John A. Macdonald Legacy Review

As a community, we learn through the diverse experiences and perspectives that are our shared history.


The City of Regina invites you to join a community conversation on the legacy of Sir John A. Macdonald. The intent is to foster understanding and telling a complete story of Macdonald’s legacy, both his contributions to Canada as prime minister and founder of Confederation as well as the harmful impact his policies have had on Indigenous peoples and other ethno-cultural communities.

These conversations follow City Council’s decision on March 31, 2021 to relocate the Macdonald statue from Victoria Park. The statue will be moved into storage during this period of continued public consultation.

Since initiating a legacy review of the statue in June 2020, City staff have met with First Nations and Métis Knowledge Keepers, as well as Indigenous artists, curators and academics to seek guidance on how the statue can support a more complete story of the impact of Macdonald’s policies upon First Nations and Métis peoples and other ethno-cultural communities. .

While many historical texts document the negative impact of the Macdonald government’s policies on Indigenous and other ethno-cultural communities, many participants shared how these policies are still impacting them and their families today. For some, the statue is a regular reminder of colonial policies that relocated and restricted the movement of Indigenous Peoples, left their ancestors weaker and more prone to disease, and created residential and day schools.

Telling the full story is an important part of the City’s responsibilities as an institution engaged in Truth and Reconciliation. Moving forward, the City is considering programming and other resources to support increased understanding of Macdonald’s legacy.

We invite residents impacted by Macdonald’s legacy to use this online community to share their stories and the stories of their families. Through this, we hope to relearn a more inclusive history the experiences of Regina’s people.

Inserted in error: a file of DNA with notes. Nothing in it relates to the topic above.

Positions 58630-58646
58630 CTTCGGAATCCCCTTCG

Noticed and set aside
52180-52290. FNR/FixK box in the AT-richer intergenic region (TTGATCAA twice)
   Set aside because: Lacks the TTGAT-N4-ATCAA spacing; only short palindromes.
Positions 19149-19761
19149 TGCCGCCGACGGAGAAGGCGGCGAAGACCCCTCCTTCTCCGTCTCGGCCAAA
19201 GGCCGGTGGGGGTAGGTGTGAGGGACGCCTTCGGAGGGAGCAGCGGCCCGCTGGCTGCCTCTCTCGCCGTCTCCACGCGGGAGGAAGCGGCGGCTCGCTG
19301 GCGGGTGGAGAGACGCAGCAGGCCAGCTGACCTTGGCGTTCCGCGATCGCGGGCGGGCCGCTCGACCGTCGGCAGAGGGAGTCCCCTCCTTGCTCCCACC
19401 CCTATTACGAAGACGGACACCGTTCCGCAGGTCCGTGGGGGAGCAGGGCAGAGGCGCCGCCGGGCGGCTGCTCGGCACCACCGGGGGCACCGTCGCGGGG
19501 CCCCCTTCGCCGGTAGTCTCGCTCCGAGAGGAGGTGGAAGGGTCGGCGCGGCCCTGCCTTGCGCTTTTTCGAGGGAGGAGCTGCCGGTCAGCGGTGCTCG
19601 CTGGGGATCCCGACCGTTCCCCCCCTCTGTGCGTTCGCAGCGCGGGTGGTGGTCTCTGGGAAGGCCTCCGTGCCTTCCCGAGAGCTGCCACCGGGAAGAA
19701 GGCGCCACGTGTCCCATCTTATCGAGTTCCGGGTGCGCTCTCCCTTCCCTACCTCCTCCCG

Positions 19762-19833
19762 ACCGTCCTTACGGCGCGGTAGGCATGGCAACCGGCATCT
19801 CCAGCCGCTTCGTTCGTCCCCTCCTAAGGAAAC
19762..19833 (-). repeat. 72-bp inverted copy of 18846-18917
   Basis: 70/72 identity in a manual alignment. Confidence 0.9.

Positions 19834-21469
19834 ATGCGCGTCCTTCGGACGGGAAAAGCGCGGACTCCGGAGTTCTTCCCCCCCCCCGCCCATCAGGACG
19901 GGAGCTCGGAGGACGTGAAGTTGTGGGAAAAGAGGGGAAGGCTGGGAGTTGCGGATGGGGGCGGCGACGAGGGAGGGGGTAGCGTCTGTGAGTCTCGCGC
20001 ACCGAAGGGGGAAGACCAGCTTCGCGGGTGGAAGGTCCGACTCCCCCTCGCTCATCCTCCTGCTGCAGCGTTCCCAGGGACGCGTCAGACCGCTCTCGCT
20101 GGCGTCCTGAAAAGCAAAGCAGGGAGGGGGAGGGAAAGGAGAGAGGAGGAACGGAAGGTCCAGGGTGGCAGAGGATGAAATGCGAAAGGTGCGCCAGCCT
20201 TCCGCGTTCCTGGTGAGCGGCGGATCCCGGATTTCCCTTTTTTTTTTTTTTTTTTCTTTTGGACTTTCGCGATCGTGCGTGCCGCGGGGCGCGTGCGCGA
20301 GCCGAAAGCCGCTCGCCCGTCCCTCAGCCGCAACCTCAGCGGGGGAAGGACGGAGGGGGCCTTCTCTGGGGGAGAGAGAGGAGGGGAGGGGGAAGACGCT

As a community, we learn through the diverse experiences and perspectives that are our shared history.


The City of Regina invites you to join a community conversation on the legacy of Sir John A. Macdonald. The intent is to foster understanding and telling a complete story of Macdonald’s legacy, both his contributions to Canada as prime minister and founder of Confederation as well as the harmful impact his policies have had on Indigenous peoples and other ethno-cultural communities.

These conversations follow City Council’s decision on March 31, 2021 to relocate the Macdonald statue from Victoria Park. The statue will be moved into storage during this period of continued public consultation.

Since initiating a legacy review of the statue in June 2020, City staff have met with First Nations and Métis Knowledge Keepers, as well as Indigenous artists, curators and academics to seek guidance on how the statue can support a more complete story of the impact of Macdonald’s policies upon First Nations and Métis peoples and other ethno-cultural communities. .

While many historical texts document the negative impact of the Macdonald government’s policies on Indigenous and other ethno-cultural communities, many participants shared how these policies are still impacting them and their families today. For some, the statue is a regular reminder of colonial policies that relocated and restricted the movement of Indigenous Peoples, left their ancestors weaker and more prone to disease, and created residential and day schools.

Telling the full story is an important part of the City’s responsibilities as an institution engaged in Truth and Reconciliation. Moving forward, the City is considering programming and other resources to support increased understanding of Macdonald’s legacy.

We invite residents impacted by Macdonald’s legacy to use this online community to share their stories and the stories of their families. Through this, we hope to relearn a more inclusive history the experiences of Regina’s people.

Share your story

What’s your story? We are especially interested to hear the stories that are unique to you and your experience. If you don’t have a story, you can also share your thoughts and ideas about local history and other issues or ideas that might be worth exploring. You can also upload photos, videos and insert links. 

We want this to be a safe space for everyone to share thoughts, feelings and opinions. Words are powerful, so please make sure yours are respectful to all. By sharing, you are helping to foster a community conversation that can give us all a better understanding of our collective history.

Thank you for sharing your story with us.
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  • Sir John A and Tommy Douglas

    by schrjt, 10 months ago

    Within our woke society, if we are to remove Sir John A. Macdonald we must remove any edifice concerning Tommy Douglas.